From the unassuming town of Leigh in Lancashire, JF are bringing a fresh and original brand of reggae to the UK with a unique and funky mix of rock, calypso, ska, and punk. They’ve gigged accross the country, supported the likes of ‘The Skints’ and appeared in the recent documentary, Manchester: Beyond Oasis.

Both laid back and assiduous in their writing, the band are continuously producing and pushing brand new material, manifest in the two exclusive new tracks in today’s video.  I was fortunate enough to also film the single ‘Shine‘ from their recent EP release ‘The Dubby Rock EP‘ which hit number 4 on the iTunes reggae chart.  Watch it here.

With a growing Facebook fan base of already over 5000, and over 70000 views on their YouTube channel, their sound is spreading, fast, and Jeramiah Ferrari are showing no signs of slowing down.

Natasha Russell

Natasha Russell is another of the winners from the recent Born in Britain competition. We all agreed that her painting ‘Run to Water’ was beautiful and had a unique format. She is also exhibiting some of her work at Doubtfire Gallery until Saturday, so if you’re in Edinburgh and haven’t already gone to have a look, I urge you to go and see it. There are some truly stunning pieces.

Natasha is doing her final year of painting at Edinburgh College of Art, but she is not always in Edinburgh. At the moment she is living in the middle of nowhere, somewhere in Cumbria, working away in a leaky caravan. She says it is nice to be living right in the middle of lots of source material like forests and lakes, away from distractions. What a lovely place to be!

I asked her a few questions about her work and her entry to the competition, and this is what she had to say:

What inspired your entry to the creative competition?

This painting is based on the myths and histories attached to the Goblin ha’. Its this strange underground ruin just outside of Edinburgh- a stone arched cavern under a hill with a tiny tiny staircase that winds further down into the cliff face and abrubtly ends. Its worth a visit! There are loads of stories attached to the place, some quite plainly historical and others more fantastical. This mixing of fact and fiction is something I keep working with.

The work follows my continued focus on the use of myths and folklore in society; the way that their elements repeat over time and their connection to the local landscape. I’m really interested in the surreal and bizarre images that many of the tales create and through jumbling together all of these elements hope to create strange that don’t directly tell a story but just present something completely subjective to the onlooker.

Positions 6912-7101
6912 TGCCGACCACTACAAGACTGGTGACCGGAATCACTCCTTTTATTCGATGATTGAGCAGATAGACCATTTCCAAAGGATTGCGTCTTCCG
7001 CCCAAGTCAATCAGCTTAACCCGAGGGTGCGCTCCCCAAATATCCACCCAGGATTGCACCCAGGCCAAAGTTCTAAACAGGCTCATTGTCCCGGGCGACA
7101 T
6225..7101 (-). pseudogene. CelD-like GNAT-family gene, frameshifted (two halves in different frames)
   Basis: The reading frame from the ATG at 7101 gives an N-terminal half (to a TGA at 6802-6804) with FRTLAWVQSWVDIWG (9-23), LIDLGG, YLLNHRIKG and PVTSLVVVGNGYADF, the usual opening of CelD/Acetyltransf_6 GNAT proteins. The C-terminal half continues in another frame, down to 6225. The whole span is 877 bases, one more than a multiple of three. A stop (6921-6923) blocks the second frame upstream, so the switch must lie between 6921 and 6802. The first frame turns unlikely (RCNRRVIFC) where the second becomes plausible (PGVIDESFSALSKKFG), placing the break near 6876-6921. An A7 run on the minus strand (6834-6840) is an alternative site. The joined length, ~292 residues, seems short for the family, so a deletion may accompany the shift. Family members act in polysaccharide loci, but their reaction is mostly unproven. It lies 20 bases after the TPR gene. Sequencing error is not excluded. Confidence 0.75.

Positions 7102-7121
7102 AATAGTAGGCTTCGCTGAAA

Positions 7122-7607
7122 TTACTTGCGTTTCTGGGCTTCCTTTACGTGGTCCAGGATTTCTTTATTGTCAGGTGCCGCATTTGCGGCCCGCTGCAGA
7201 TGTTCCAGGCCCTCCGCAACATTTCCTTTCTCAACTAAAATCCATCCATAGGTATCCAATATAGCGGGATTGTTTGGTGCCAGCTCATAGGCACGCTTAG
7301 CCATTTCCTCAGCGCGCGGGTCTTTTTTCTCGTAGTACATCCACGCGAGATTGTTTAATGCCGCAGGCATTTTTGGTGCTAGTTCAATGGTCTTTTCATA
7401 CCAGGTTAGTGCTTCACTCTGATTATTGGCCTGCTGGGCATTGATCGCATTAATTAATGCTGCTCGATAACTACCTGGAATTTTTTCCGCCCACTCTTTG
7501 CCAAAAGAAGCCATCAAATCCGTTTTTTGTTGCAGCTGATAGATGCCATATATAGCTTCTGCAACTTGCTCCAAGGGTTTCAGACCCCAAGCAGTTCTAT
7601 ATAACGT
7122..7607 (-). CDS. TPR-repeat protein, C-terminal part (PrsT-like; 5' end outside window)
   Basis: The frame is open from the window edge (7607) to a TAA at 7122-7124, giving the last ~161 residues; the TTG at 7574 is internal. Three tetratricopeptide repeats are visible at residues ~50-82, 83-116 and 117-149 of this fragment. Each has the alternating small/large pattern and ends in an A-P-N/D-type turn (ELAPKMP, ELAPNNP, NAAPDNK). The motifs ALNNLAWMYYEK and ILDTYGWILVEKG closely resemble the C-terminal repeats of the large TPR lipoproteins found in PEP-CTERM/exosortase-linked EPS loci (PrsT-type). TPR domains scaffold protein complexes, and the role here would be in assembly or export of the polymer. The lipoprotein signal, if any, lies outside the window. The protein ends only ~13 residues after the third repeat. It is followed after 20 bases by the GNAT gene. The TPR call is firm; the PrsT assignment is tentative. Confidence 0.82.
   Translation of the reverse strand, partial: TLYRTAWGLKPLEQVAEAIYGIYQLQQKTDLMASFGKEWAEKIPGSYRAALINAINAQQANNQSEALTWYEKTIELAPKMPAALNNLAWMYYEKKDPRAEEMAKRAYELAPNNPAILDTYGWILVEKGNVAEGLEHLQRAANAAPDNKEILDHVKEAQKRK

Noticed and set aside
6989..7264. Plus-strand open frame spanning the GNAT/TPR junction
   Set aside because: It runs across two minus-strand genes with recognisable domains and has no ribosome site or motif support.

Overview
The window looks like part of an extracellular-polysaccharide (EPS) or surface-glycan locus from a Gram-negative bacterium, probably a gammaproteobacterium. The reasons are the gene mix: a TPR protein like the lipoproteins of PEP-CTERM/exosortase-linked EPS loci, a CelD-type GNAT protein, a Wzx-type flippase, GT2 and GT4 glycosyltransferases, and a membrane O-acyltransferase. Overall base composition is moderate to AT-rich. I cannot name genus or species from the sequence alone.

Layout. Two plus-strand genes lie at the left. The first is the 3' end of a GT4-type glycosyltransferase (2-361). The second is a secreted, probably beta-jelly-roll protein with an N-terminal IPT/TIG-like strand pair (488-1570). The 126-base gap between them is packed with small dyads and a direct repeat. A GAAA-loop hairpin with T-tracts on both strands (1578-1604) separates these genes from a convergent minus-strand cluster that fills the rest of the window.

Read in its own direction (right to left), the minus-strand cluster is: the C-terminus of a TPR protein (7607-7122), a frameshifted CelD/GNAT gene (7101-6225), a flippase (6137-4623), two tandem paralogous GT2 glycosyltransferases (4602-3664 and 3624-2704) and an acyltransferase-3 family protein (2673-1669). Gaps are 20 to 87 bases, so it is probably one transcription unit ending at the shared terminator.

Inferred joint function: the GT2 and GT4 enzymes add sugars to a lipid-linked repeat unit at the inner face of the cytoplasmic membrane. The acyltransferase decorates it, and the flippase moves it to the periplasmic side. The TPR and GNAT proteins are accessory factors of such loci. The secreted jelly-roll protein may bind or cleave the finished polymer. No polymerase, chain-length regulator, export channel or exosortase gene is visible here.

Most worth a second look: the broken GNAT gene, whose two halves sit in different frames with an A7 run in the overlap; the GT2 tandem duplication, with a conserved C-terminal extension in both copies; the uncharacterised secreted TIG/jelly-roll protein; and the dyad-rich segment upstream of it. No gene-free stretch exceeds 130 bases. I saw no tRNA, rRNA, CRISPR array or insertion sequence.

What do you enjoy doing in your free time? What is inspiring in your life?

To be honest…making pictures is my favourite way to spend free time at the moment. I love going on little adventures to find new places to make work about and if I had a more time I’d like to go a bit further! Lots of chatting, cooking, music, people watching and silliness keeps me working too.

How are things taking shape for you in the future?

 I’d love to work in somewhere like a print studio, or somewhere that I can keep seeing things be made as well as make my own.  A couple of friends and I are working on a project creating pop-up installations in derelict buildings using scrap material workshops. I’d like to keep going with this, inviting in other artists to design and create installations too. We’re always looking for new spaces to use. I enjoy being involved in immersive arts events and painting murals and so as well as continuing with smaller stuff I’d love to spend more time working on projects that apply the work to a bigger outdoor scale and involve more people. Oh and once I’m done with my degree I’d also really like to build up more of a design portfolio. So much to do!

Congratulations to Natasha, I hope to see plenty more of her work in the future!

 
See some more of Natasha’s work here!

 

Posted in Art

Colour The Atlas

What do you get when you mix a clash of cinematic folk, chilled trip beats and swaths of sensuous with late night atmospherics… you get Swindon sensations, Colour The Atlas. Emotionally rich, musically economical and wonderfully balanced this British four piece (Jess Hall :vocals, keyboards, Alex Stone: guitar, vocals, Andy Vincent: bass, Stef Pysanczyn :drums) have been garnering praise and publicity from the likes of ‘BBC Introducing’ with Fearne Cotton a keen supporter and fan of the group.

The band have stated they are influenced by the likes Fleet Foxes, Bon Iver and Iron & Wine, however they sound more English than these, with more of a UK than US folk influence. Combine this use of electronics we see many of the overt folk traces covered with in computer sheen. Their recent self-titled debut EP is an accomplished piece of work in its own right, and it’s Hall’s understated but distinctive and functional voice that immediately stands out and impresses. Furthermore, without the commercial polish that often eradicates records of their personality and place of concept (Hall writes and produces the tracks from her garage) we get a more gritty down to Earth record that really is all about capturing the essence of the music and allowing for Halls voice to not be over swamped by needless high end production tricks.

We hear with the leading track of the EP , Snow, the incorporation of a Trip Hop inspired beat, direct influence form their neighbouring town of Bristol. Another track on the EP named Satellites we receive a slower song with sampled hiss and strings providing effective musical background and soundscape for Hall’s soulful voice to sing over. Another highlight of a highly impressive musical debut.